I’ve never been a sports person. I generally dislike most of them: or maybe not as much as dislike, but just feel very indifferent about them. My ideal sport was:

There aren’t so many sports that fulfill these requirements. Before the pandemic, this would be running: getting out every day and doing 5km was kind of easy, cheap and a way to decompress. I prefered to do it after dinner, as a way to end the day, when the streets where mostly empty and I could put on a 35 minute album and just enjoy the music while running. Back in Barcelona, I used to run along the Rambla de Badal so much I even started to recognize the faces of fellow runners.

I lost all progres after Covid hit, and have failed to regain the habitude ever since. I tried a couple of martial arts as well over the years: judo was fun, but most of the people in class were awkward teenagers who had been at it for years already, so I didn’t enjoy it too much. Aikido was super fun, but, to be honest, it’s a bit too niche and quirky.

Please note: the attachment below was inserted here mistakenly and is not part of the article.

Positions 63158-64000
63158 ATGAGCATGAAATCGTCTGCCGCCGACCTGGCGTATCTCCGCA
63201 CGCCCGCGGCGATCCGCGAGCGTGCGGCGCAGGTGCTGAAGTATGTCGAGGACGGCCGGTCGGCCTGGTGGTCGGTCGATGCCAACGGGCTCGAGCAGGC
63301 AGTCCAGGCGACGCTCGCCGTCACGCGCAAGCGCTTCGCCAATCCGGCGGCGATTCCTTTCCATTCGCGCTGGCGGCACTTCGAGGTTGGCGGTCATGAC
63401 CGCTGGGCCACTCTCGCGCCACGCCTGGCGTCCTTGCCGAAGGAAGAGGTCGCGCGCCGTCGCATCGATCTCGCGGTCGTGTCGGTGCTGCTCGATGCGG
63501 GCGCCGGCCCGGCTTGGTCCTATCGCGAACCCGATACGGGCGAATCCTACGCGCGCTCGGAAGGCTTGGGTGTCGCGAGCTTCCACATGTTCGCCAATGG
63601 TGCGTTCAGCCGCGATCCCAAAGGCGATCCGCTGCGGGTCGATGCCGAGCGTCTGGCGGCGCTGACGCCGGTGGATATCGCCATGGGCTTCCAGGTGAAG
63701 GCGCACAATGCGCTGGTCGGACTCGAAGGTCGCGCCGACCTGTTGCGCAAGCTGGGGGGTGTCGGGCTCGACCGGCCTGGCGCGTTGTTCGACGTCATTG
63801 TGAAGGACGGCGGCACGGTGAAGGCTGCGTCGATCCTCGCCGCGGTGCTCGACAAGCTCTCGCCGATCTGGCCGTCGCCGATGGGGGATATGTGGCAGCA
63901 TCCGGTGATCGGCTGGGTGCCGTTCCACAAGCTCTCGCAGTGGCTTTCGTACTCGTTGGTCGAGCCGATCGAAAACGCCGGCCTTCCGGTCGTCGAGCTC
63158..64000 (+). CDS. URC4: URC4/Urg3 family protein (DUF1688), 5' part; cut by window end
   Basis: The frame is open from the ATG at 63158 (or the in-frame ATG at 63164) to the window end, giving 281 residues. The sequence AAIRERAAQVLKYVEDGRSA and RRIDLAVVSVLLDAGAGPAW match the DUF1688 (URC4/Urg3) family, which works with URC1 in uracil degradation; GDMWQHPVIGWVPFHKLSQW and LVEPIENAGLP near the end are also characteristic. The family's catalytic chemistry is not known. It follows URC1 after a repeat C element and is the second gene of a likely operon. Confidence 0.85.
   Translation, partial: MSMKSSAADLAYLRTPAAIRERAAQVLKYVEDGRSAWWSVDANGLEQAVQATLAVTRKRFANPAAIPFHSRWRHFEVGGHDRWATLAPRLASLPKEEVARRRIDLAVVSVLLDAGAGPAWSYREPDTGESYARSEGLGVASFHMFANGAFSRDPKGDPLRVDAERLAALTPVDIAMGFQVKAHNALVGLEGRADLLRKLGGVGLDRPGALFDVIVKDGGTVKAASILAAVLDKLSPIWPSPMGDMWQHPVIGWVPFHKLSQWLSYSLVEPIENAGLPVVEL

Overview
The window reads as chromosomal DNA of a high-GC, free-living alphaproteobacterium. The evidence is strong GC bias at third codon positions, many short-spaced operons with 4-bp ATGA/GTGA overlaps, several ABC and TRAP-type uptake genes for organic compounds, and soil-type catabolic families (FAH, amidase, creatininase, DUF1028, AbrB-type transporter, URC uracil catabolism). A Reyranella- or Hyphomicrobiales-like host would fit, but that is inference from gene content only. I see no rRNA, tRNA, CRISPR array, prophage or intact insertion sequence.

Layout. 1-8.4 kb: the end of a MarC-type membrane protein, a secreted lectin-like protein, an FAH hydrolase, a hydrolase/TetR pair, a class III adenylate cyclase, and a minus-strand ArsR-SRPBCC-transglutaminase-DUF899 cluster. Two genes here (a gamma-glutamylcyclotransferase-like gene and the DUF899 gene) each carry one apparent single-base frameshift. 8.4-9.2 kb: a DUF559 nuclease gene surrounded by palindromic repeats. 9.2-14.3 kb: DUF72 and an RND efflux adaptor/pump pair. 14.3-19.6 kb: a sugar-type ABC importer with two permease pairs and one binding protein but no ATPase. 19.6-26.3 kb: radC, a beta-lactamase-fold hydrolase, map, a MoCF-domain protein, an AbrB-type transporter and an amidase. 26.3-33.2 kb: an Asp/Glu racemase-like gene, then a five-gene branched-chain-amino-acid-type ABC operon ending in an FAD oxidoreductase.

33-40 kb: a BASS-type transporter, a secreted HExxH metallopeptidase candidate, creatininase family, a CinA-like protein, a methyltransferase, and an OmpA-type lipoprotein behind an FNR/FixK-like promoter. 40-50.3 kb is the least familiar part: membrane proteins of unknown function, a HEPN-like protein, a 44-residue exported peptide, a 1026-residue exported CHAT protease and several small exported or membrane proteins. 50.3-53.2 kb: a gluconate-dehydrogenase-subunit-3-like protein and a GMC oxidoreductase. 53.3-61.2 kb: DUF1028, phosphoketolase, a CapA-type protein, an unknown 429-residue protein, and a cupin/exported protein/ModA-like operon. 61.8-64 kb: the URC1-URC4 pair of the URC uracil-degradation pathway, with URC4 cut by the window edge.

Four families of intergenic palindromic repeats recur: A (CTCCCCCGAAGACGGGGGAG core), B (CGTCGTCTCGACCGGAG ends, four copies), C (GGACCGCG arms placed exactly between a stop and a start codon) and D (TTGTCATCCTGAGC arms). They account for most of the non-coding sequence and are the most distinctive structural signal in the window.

Climbing (and, specifically, bouldering), however… It’s loads of fun, and fullfills all my criteria for doing it. The fact that the problems are ephemeral (as they get changed every two weeks or so) makes it perfect.

Climbing notes

Writing about climbing is like reading about music, in that most of the learning is intrinsic to body placement and muscle memory rather than explicitly transmissible. Still, I think there are general principles that hold in theory and that benefit climber practice.

In my (limited) experience, there are two key principles to know about boulder climbing:

For the first principle, one has to be aware of several common mistakes:

A couple techniques one should check out after some attempts at the wall are:

[To be expanded]